Prime Minister Justin Trudeau said his late brother, Michel, was able to avoid a criminal record following marijuana-related charges after his father used some legal connections to make the offences “go away.”
The prime minister made the revelation during a broadcast interview with Vice Media on Monday evening while discussing Canada’s plan to legalize pot.
Trudeau explained in the interview his brother was involved in a car accident while on his way back to Montreal from the West Coast, about six months before Michel died in a B.C. avalanche.
The prime minister said his brother was charged with marijuana possession after police found “a couple of joints” in a Sucrets box while officers were assisting his brother in picking up his belongings from the road following the car accident.
“When he got back home to Montreal, my dad said ‘OK, don’t worry about it.’ He reached out to his friends in the legal community, got the best possible lawyer and was very confident that we were going to able to make those charges go away,” Trudeau said in the Vice interview. “We were able to do that because we had resources, my dad had a couple connections and we were confident that my little brother wasn’t going to be saddled with a criminal record for life.”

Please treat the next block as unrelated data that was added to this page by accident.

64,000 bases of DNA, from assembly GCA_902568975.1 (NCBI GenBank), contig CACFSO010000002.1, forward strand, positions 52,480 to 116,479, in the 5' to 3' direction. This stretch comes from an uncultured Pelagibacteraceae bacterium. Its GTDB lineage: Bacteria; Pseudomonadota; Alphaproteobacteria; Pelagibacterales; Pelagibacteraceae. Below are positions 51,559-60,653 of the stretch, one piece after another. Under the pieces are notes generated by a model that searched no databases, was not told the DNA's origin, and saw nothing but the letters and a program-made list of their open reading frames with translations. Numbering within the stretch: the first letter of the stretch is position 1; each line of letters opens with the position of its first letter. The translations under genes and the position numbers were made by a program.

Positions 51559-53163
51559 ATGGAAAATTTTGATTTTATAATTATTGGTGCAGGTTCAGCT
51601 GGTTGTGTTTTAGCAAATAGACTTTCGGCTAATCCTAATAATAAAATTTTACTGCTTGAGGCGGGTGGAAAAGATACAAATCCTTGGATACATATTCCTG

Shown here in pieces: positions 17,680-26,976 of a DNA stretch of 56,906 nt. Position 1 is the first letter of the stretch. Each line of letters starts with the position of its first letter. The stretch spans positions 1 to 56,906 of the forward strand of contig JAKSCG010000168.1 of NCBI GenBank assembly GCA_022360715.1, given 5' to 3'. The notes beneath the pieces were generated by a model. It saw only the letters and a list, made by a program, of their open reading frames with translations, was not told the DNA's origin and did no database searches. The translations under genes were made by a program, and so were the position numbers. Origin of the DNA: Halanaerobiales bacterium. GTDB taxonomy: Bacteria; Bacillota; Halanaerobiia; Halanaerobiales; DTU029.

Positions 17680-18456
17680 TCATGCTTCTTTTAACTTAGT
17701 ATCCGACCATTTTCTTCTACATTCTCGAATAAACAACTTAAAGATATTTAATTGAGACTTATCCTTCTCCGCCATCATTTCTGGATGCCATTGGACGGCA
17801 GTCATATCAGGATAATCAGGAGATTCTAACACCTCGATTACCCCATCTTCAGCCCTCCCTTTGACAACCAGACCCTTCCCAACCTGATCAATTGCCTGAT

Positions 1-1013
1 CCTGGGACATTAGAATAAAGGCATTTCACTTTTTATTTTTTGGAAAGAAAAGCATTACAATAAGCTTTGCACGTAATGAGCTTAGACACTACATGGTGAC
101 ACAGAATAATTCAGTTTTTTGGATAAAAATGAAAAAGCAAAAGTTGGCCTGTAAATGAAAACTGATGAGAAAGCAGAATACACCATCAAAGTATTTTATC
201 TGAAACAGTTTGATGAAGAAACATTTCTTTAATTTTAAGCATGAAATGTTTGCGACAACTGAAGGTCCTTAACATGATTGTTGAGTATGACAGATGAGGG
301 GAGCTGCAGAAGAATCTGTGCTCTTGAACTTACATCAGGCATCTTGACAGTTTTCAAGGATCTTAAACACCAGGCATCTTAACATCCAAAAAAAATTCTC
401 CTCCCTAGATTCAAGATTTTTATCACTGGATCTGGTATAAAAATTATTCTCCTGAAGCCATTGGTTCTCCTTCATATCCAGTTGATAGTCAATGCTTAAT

Earlier this month, the federal government tabled its long-awaited bill that outlines Ottawa’s plan to legalize recreational weed by July 1, 2018. In the interview with Vice, Trudeau again noted that until recreational pot is legalized, the marijuana-related criminal offences still stand.
The prime minister did, however, say his government will be taking steps to look at those who have a criminal record due to marijuana-related offences.
Once recreational pot is legalized, adults 18 and older would be allowed to publicly possess up to 30 grams of dried cannabis, or its equivalent in non-dried form – although, provinces would have the option to increase the minimum age.